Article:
My view is that a huge majority of Muslims are an active part of German society, but there is a very small minority with whom we have problems. This small minority could be a threat to the way we live, so it’s important to strengthen the majority.
A few weeks ago, Mrs. Aygül Özkan became the first Muslim German in public office, when she became the minister for social affairs here in Lower Saxony.
She did of course make headlines before she was sworn in for the remarks she made about removing crucifixes from state schools.
Aygül Özkan didn’t say it as a Muslim but as a citizen of Hamburg. In Hamburg there are no crucifixes in public schools.
But in certain parts of Lower Saxony where we have a strong Catholic majority, you still have crucifixes in schools. Our position is, as long as nobody complains, the crucifixes can stay in those public schools where it’s a tradition and where the people want it.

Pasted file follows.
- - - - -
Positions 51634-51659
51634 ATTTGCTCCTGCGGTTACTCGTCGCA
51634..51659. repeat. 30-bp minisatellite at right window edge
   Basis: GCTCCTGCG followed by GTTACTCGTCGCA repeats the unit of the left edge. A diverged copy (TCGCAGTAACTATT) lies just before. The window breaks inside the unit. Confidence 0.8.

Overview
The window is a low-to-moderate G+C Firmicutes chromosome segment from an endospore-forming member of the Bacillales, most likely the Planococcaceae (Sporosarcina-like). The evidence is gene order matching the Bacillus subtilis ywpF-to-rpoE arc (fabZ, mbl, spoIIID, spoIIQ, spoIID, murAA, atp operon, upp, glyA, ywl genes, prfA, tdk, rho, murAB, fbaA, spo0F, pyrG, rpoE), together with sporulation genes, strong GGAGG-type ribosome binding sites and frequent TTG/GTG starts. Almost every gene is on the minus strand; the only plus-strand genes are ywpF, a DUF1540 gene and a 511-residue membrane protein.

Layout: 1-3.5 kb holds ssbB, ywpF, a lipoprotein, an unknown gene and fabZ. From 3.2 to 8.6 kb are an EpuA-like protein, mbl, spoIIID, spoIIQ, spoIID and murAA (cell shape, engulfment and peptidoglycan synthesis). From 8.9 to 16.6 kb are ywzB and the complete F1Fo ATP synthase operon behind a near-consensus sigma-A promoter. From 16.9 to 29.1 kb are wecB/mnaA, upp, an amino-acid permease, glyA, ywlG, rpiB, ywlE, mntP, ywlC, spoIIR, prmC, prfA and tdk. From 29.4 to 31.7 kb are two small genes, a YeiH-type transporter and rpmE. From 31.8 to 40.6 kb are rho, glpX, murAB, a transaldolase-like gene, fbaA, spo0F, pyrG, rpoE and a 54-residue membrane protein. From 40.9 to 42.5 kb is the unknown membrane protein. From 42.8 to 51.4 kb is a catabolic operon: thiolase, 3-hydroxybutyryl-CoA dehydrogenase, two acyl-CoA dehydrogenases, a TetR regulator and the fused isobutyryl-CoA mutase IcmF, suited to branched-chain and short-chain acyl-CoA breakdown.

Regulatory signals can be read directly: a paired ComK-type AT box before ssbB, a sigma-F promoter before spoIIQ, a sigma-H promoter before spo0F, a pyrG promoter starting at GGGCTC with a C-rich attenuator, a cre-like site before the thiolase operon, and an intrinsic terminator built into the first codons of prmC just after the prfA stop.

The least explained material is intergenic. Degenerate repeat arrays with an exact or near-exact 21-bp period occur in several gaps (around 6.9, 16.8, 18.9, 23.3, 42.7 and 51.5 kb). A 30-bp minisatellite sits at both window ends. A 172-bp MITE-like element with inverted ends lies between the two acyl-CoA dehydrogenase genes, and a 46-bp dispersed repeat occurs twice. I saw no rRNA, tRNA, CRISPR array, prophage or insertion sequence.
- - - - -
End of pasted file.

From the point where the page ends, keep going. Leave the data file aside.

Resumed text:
If someone came and said they wanted the crucifix banned, then there would be a public debate.
So if someone did complain, what position would you take?
The best thing is to sort that out in the school – through the parents, pupils and teachers – and find a good compromise. That’s how we do it in Lower Saxony.
And now to some general questions. Who are your political heroes?
Konrad Adenauer, the first chancellor after the war, who rebuilt Germany, introduced a social market system, and led us into the European community and NATO. I think that we Germans have so much to thank Adenauer for.
If there were one thing that you could change about the German mindset, what would it be?